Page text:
Thursday, May 27, 2010

Finding an Interstitial Cystitis Support Group

Friends who understand IC can helpOne of the best ways to adjust to having a chronic illness like interstitial cystitis is to meet other people who are learning to cope with a similar condition. In fact, patients who participate in local or online support groups generally express a higher level of well-being than those who do not have support. Not only do patients benefit from sharing coping strategies with each other, but also, many support groups invite leading IC researchers and physicians to share the latest information about treatments.

IC support groups can be found in nearly every state. Some are sponsored by physician offices or clinics and others are run by veteran IC patients. Some support groups meet regularly in person, others provide primarily phone or email support. Both the Interstitial Cystitis Network and the Interstitial Cystitis Association have support group listings.

What if you are too sick to go to a meeting or the meetings in your area are not convenient? You may want to try the Interstitial Cystitis Network's Online Support Forum. The nice thing about an online support group is the 24/7 accessibility. You may even meet someone from your area that can help you find local resources!


Author, Speaker, Patient Advocate

Take Control and Help Yourself!

For step by step guidance for creating your own personal interstitial cystitis meal plan, see: Confident Choices®: Customizing the Interstitial Cystitis Diet.

For some basic, family-style, IC bladder-friendly recipes, see: Confident Choices®: A Cookbook for Interstitial Cystitis and Overactive Bladder



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Thursday, May 6, 2010

Interstitial Cystitis Diet: No Citrus? No Strawberries? No Problem!

High vitamin C foods for IC Diet
One of the most common concerns that I hear from my IC patients is how can they consume a balanced diet with interstitial cystitis and the limited, fruit selection on the IC Food List. The answer is simple! Many other bladder friendly fruits and vegetables are full of the same vitamins and antioxidants that a person might find in orange juice or berries.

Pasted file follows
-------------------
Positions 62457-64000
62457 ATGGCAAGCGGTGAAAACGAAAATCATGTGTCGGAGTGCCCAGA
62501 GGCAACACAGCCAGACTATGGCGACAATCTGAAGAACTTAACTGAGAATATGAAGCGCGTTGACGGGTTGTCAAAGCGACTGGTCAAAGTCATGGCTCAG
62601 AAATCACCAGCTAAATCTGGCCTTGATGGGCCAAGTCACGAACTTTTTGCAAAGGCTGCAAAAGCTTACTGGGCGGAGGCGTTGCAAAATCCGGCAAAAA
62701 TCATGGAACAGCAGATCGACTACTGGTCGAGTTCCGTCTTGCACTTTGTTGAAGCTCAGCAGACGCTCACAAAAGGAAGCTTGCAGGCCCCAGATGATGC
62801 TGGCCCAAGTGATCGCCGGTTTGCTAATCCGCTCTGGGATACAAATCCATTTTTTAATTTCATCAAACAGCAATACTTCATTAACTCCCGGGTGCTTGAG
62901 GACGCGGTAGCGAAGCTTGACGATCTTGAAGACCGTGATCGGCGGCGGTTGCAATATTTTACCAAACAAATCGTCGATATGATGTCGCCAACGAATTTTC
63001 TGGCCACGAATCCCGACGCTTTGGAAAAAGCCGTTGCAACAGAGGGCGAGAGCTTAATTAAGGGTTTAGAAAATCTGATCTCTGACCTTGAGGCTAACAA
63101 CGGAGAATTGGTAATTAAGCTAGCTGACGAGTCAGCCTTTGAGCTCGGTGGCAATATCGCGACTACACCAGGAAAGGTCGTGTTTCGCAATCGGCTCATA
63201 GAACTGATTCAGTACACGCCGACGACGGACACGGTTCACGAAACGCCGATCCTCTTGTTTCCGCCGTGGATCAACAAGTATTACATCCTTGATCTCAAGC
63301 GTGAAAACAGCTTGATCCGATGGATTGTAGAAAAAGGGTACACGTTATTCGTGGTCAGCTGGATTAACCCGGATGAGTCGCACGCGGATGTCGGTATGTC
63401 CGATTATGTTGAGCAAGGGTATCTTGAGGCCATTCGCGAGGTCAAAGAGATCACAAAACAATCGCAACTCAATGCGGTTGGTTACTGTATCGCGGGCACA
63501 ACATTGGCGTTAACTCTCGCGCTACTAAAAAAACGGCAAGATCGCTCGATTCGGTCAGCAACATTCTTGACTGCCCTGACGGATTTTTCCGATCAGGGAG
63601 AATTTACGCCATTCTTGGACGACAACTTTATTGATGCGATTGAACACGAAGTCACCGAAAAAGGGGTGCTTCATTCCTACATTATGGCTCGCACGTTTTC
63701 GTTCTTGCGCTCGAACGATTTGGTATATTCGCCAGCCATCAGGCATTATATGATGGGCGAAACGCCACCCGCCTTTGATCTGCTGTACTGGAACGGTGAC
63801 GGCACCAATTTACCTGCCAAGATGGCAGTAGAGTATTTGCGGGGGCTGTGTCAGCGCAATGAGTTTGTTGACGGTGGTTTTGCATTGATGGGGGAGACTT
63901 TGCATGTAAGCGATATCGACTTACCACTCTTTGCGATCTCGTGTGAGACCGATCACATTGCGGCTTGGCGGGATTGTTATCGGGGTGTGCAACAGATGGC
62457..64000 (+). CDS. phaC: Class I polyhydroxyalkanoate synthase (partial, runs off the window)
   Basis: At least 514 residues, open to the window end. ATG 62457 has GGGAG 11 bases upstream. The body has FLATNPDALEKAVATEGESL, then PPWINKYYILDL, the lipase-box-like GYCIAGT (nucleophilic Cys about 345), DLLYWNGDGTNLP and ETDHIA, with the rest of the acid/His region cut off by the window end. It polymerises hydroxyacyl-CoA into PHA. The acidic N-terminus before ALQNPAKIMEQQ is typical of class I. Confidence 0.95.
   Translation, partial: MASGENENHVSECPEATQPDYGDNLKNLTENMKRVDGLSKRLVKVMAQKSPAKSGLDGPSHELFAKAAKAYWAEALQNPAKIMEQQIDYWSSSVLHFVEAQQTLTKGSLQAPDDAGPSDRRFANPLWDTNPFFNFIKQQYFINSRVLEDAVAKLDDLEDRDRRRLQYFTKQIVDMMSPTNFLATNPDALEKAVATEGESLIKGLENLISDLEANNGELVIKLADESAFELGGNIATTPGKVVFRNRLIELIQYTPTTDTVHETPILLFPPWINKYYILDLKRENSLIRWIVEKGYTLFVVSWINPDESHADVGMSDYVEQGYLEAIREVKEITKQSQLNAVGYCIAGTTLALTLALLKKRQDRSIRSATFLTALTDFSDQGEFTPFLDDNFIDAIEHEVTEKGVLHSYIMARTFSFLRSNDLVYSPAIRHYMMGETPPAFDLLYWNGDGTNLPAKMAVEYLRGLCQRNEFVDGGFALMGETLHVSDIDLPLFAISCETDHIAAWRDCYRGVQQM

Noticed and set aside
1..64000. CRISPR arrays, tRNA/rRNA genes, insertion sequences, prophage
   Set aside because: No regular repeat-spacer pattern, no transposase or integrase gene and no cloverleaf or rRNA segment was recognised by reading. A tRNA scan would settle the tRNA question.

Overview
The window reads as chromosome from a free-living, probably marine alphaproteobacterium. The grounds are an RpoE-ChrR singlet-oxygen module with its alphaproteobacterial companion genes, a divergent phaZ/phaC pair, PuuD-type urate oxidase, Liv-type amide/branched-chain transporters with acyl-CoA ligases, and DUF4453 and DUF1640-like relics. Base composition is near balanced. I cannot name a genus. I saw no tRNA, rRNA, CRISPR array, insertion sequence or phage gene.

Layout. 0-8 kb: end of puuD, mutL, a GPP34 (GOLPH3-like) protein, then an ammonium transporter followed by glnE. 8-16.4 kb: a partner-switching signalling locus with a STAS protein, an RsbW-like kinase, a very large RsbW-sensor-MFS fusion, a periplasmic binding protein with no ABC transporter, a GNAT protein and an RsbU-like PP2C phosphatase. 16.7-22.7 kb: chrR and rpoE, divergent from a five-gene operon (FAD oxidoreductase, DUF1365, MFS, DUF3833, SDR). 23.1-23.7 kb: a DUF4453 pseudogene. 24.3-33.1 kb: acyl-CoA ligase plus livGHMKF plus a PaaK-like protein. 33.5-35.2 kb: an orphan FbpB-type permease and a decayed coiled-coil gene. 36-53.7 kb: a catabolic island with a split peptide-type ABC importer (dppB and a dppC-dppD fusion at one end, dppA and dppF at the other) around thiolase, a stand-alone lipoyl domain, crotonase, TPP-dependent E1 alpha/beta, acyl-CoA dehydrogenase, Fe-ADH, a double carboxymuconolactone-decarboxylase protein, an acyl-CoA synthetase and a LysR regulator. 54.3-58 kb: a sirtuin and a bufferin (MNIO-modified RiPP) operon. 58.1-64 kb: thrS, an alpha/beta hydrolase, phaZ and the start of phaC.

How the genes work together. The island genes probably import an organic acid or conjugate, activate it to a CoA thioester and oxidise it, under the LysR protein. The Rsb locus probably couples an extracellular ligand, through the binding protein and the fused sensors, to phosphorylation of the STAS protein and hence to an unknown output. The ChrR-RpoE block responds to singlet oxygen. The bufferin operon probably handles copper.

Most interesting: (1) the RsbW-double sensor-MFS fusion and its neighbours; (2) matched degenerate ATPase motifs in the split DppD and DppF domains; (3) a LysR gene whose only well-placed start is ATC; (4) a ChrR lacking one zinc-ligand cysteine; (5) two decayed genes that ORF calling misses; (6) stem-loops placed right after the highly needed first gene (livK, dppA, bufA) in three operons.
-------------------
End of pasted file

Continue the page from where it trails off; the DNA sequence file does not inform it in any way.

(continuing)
In fact, even on an IC Diet, you can get a lot of vitamin C from foods that are not citrus. Check out this list of bladder friendly, high vitamin C options (all vitamin C amounts are for 100 g. servings):

  • Red bell peppers (nearly 200 mg!)
  • Parsley (130 mg)
  • Broccoli (90 mg)
  • Green bell peppers (80 mg)
  • Brussels sprouts (80 mg)
  • Kale (41 mg)
  • Cauliflower (40 mg)
  • Raspberries - if tolerated (30 mg)
  • Spinach (30 mg)
  • Cabbage, raw (30 mg)
  • Butternut (winter) squash (21 mg)
  • Spaghetti squash (20 mg)
  • Potato (20 mg, but you usually eat more than 100 g of potato)
  • Zucchini (19 mg)
  • Yellow (summer) squash (17 mg)
  • Blueberries (10 mg)
  • Banana - if tolerated (9 mg)

Some IC patients can also take an alkalized Vitamin C supplement or a sustained release formula which keeps the excess Vitamin C from spilling into the bladder all at once, which is what causes the pain. One way or another, with just a little planning, you should be able to get plenty of C in your diet!



Author, Speaker, Patient Advocate


http://www.amazon.com/exec/obidos/ASIN/0976724626/ref=nosim/nutraconsults-20 Looking for New IC Recipes?

For step by step guidance for creating your own personal interstitial cystitis meal plan, see: Confident Choices®: Customizing the Interstitial Cystitis Diet.

For some basic, family-style, IC bladder-friendly recipes, see: Confident Choices®: A Cookbook for Interstitial Cystitis and Overactive Bladder

For health care workers:  Interstitial Cystitis: A Guide for Nutrition Educators 



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